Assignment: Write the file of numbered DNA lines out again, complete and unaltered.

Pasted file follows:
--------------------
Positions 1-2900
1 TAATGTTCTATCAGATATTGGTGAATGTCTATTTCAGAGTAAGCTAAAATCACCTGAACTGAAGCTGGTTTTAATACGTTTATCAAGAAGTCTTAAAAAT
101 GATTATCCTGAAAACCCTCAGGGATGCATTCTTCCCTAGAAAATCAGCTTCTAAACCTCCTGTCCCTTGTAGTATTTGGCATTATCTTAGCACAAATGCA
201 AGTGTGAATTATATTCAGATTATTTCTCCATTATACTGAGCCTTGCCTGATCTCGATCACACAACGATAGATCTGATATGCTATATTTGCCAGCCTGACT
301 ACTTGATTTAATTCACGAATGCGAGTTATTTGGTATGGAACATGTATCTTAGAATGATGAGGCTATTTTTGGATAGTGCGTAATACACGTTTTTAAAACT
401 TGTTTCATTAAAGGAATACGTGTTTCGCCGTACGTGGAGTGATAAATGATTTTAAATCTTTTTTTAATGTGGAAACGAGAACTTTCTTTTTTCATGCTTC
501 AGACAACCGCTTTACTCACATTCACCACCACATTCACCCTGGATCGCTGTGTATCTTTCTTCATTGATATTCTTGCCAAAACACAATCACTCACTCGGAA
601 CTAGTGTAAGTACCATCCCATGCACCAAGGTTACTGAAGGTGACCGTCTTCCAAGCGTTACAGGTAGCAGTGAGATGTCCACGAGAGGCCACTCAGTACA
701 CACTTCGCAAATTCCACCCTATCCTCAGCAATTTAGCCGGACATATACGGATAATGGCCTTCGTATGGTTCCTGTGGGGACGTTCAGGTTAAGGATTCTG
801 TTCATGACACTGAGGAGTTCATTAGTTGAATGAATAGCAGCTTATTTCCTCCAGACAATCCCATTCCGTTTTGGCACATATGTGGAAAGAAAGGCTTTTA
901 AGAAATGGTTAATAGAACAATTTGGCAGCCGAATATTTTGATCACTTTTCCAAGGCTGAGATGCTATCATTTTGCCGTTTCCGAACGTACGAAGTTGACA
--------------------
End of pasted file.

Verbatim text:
Positions 1-2900
1 TAATGTTCTATCAGATATTGGTGAATGTCTATTTCAGAGTAAGCTAAAATCACCTGAACTGAAGCTGGTTTTAATACGTTTATCAAGAAGTCTTAAAAAT
101 GATTATCCTGAAAACCCTCAGGGATGCATTCTTCCCTAGAAAATCAGCTTCTAAACCTCCTGTCCCTTGTAGTATTTGGCATTATCTTAGCACAAATGCA
201 AGTGTGAATTATATTCAGATTATTTCTCCATTATACTGAGCCTTGCCTGATCTCGATCACACAACGATAGATCTGATATGCTATATTTGCCAGCCTGACT
301 ACTTGATTTAATTCACGAATGCGAGTTATTTGGTATGGAACATGTATCTTAGAATGATGAGGCTATTTTTGGATAGTGCGTAATACACGTTTTTAAAACT
401 TGTTTCATTAAAGGAATACGTGTTTCGCCGTACGTGGAGTGATAAATGATTTTAAATCTTTTTTTAATGTGGAAACGAGAACTTTCTTTTTTCATGCTTC
501 AGACAACCGCTTTACTCACATTCACCACCACATTCACCCTGGATCGCTGTGTATCTTTCTTCATTGATATTCTTGCCAAAACACAATCACTCACTCGGAA
601 CTAGTGTAAGTACCATCCCATGCACCAAGGTTACTGAAGGTGACCGTCTTCCAAGCGTTACAGGTAGCAGTGAGATGTCCACGAGAGGCCACTCAGTACA
701 CACTTCGCAAATTCCACCCTATCCTCAGCAATTTAGCCGGACATATACGGATAATGGCCTTCGTATGGTTCCTGTGGGGACGTTCAGGTTAAGGATTCTG
801 TTCATGACACTGAGGAGTTCATTAGTTGAATGAATAGCAGCTTATTTCCTCCAGACAATCCCATTCCGTTTTGGCACATATGTGGAAAGAAAGGCTTTTA
901 AGAAATGGTTAATAGAACAATTTGGCAGCCGAATATTTTGATCACTTTTCCAAGGCTGAGATGCTATCATTTTGCCGTTTCCGAACGTACGAAGTTGACA